A big distinction may explain why the FBI searched Trump's home but not Biden's over classified documents

A big distinction may explain why the FBI searched Trump's home but not Biden's over classified documents
President Joe Biden exits Marine One during his arrival on the South Lawn of the White House on Wednesday January 11, 2023.Demetrius Freeman/The Washington Post via Getty Images
  • Top Republicans are calling on the FBI to search President Joe Biden's home as they did Mar-a-Lago.
  • It came after classified documents were found in his offices and another location.

After news broke Wednesday that a second batch of classified documents was found in President Joe Biden's possession, top Republicans again called on law enforcement agencies to act.

The first batch were discovered in an office in Biden's Washington-based think tank, and the location of the second has not been disclosed.

Both sets were said to be in his possession before he was elected president, and did not have the sweeping power over state secrets he now wields.

Supporters of former President Donald Trump say Biden is getting more lenient treatment than Trump, whose Mar-a-Lago home was searched by FBI agents in search of classified documents he kept after leaving office.

Trump has seized on the news about Biden, calling on the FBI to do the same to Biden's homes. Congressional allies including South Carolina Sen. Lindsay Graham called on the Justice Department to appoint a special counsel to handle the case, as exists with the Trump documents.


"When's the raid?? They've had months to track this stuff down. Where is the special counsel? Where's the wall to wall media coverage asking why Biden and Garland have not already been forced to recuse themselves???" tweeted Trump's son, Donald Trump Jr.

Trump allies have long accused the FBI and "deep state" federal government officials of harboring an anti-Trump animus, and are using the discovery of the documents in Biden's office to fuel that narrative.

But experts are pointing to key differences in the cases.

In Trump's case, the National Archives and the Department of Justice worked out that documents were missing, and spent months attempting to retrieve them from Trump.

They offered Trump and his lawyers numerous opportunities to return them, as recounted in legal filings afterwards.


Bradley P. Moss, a national security attorney, told Insider that the FBI prefers to seek cooperation rather than starting with a search warrant.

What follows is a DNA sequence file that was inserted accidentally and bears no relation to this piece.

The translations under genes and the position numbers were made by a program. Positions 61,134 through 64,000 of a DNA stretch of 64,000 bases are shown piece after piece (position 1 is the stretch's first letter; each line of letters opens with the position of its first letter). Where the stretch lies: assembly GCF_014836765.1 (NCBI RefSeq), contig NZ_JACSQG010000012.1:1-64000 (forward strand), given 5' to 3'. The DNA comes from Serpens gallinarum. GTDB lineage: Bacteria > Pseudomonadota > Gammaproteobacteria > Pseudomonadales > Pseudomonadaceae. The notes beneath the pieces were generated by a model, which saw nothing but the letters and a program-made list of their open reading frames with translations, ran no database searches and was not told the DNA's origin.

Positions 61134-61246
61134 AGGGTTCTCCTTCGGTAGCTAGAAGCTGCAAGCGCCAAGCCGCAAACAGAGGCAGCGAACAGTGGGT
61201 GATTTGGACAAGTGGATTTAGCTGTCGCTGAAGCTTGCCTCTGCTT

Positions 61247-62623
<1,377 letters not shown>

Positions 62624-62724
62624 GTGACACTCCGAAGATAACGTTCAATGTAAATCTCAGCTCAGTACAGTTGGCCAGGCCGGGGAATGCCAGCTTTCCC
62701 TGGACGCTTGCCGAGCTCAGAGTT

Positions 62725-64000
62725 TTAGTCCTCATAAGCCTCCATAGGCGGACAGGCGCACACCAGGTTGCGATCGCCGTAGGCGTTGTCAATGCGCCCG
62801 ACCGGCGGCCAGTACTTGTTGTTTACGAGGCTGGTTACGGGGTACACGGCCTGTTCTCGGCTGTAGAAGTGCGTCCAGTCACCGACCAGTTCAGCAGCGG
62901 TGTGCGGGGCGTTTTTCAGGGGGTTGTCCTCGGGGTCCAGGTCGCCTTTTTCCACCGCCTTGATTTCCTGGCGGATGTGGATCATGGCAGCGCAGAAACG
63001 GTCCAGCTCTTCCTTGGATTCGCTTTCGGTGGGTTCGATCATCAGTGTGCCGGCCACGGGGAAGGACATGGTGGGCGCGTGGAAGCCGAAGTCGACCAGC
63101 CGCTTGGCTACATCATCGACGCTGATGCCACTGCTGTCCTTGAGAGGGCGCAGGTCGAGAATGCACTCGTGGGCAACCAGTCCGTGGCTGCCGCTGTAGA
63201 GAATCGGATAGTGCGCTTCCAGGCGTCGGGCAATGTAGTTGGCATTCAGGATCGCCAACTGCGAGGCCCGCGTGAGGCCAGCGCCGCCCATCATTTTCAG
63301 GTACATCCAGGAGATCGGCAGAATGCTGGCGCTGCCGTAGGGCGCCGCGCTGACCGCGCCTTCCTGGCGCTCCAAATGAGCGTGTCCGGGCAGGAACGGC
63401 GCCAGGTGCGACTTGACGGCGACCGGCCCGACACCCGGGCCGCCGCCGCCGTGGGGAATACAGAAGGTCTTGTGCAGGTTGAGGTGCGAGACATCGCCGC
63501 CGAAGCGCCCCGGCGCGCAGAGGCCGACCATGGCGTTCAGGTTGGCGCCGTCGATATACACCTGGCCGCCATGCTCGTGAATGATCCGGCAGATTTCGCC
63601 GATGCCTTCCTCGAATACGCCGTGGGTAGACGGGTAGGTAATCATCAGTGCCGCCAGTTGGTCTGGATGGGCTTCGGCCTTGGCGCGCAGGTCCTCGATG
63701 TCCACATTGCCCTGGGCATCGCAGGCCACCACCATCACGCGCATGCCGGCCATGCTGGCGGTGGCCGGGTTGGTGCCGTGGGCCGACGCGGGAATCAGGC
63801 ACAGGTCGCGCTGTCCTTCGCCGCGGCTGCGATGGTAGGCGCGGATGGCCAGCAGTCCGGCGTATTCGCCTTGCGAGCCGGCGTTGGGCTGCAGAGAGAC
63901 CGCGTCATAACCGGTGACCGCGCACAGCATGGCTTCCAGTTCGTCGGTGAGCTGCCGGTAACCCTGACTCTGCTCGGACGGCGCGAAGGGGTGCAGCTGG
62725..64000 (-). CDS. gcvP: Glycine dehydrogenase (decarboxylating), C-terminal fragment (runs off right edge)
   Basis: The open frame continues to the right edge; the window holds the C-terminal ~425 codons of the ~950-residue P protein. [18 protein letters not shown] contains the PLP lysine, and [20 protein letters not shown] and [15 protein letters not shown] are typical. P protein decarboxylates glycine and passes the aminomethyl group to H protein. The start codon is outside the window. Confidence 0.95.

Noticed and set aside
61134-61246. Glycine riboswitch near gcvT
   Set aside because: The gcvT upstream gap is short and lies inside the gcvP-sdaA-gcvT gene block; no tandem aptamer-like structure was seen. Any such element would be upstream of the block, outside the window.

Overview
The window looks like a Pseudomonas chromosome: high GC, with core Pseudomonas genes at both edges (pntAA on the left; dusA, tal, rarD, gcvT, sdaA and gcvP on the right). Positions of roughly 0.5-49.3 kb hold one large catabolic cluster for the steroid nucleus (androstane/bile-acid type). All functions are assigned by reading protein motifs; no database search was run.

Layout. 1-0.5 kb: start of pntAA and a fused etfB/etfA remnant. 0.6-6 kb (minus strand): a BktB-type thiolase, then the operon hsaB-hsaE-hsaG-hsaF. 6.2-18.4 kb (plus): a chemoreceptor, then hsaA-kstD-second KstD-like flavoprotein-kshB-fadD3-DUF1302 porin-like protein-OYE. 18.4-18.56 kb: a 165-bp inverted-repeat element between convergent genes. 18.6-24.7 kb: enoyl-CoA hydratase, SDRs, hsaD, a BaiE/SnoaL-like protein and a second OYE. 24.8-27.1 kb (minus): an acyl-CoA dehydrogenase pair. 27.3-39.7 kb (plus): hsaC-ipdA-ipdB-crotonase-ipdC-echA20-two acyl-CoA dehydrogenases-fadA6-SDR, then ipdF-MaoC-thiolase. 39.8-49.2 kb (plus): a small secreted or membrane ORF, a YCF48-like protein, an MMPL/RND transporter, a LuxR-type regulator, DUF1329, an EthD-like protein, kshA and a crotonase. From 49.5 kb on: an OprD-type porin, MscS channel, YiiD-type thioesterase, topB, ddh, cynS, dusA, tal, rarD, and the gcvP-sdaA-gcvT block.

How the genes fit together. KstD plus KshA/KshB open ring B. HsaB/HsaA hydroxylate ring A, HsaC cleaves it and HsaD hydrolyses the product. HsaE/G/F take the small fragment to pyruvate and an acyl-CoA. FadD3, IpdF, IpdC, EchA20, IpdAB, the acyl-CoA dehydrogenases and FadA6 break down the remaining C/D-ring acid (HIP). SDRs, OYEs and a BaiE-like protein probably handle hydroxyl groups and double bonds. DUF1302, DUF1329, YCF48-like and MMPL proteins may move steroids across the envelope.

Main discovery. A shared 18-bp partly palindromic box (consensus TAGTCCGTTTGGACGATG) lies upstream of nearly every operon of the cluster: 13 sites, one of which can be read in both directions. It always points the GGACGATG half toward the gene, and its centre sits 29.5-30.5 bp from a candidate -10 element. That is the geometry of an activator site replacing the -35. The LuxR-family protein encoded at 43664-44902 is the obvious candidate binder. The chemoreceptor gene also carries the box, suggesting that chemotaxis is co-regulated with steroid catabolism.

"In theory, they could obtain one by the mere evidence of probable cause to believe the records are located there in unauthorized locations. They generally will not do so in a situation like this when there is proper cooperation from the holder of the documents," he said.

In June 2022 lawyers for Trump handed some records over. Trump's aides said they had searched the premises and were sure that was everything. But it turned out there were more records.

It was only after receiving intelligence that some records were still there that the FBI was able to get approval for a warrant to launch the August search where they discovered another large trove of government records, including some at the highest levels of classification.

With Biden, the situation is reversed. The National Archives did not know records were missing until the White House told its agents, who in turn heard it from lawyers in Biden's office who found the documents.


Unlike in Trump's case, there is no evidence that Biden or those around him resisted returning them.

"They did not leap to a search warrant with Mr. Trump either," said Moss. "They spent months negotiating with his team after the discovery of the first batch, they started with a subpoena, they secured more documents, and eventually only sought out a search warrant when they developed evidence of obstruction, false statements and potential concealment of the records."

In order to justify a search, the FBI would have to convince a judge it was necessary. According to legal analysts, that would usually require the reasonable suspicion that a deliberate crime had been committed.

That evidence is lacking in Biden's case, Neama Rahmani, an attorney and former federal prosecutor told Insider. But the situation does open up a possible defense for Trump.

"Republicans will argue that Biden's case shows how easily one can mishandle classified information and that any prosecution of Trump would be for political reasons instead of legal ones," he told Insider.